Diabetic kidney disease has a high global disease burden and substantially increases the risk of kidney failure and cardiovascular events. Despite treatment, there is substantial residual risk of disease progression with existing therapies. Therefore, there is an urgent need to better understand the molecular mechanisms driving diabetic kidney disease to help identify new therapies that slow progression and reduce associated risks. Diabetic kidney disease is initiated by diabetes-related disturbances in glucose metabolism, which then trigger other metabolic, hemodynamic, inflammatory, and fibrotic processes that contribute to disease progression. This review summarizes existing evidence on the molecular drivers of diabetic kidney disease onset and progression, focusing on inflammatory and fibrotic mediators-factors that are largely unaddressed as primary treatment targets and for which there is increasing evidence supporting key roles in the pathophysiology of diabetic kidney disease. Results from recent clinical trials highlight promising new drug therapies, as well as a role for dietary strategies, in treating diabetic kidney disease.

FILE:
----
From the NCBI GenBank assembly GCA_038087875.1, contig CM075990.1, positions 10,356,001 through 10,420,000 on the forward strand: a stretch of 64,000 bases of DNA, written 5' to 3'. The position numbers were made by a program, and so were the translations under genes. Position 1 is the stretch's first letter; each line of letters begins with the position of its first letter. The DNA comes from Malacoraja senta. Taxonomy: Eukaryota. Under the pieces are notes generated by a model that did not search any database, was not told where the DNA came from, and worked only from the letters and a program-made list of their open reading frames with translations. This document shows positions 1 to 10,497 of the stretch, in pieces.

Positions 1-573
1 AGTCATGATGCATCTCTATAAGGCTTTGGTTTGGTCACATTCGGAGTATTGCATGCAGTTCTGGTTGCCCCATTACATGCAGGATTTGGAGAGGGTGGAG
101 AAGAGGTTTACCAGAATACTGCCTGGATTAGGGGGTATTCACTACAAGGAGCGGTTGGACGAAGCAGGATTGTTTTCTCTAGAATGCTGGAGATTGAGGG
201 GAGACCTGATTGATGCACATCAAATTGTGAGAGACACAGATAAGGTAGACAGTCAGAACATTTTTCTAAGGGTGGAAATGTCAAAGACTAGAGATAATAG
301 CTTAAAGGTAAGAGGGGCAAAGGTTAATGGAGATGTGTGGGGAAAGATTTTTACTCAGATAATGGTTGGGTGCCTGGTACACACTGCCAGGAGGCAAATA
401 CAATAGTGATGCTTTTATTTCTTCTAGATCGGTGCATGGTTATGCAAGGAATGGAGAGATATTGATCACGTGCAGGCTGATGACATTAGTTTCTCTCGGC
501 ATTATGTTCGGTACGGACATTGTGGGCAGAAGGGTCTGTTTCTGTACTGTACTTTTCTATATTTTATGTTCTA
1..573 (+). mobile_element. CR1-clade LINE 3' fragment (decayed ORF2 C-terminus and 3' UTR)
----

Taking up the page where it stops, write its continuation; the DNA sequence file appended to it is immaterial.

Keywords: cardiovascular disease; chronic kidney disease; diabetes mellitus; epigenetics; genetics; kidney failure.
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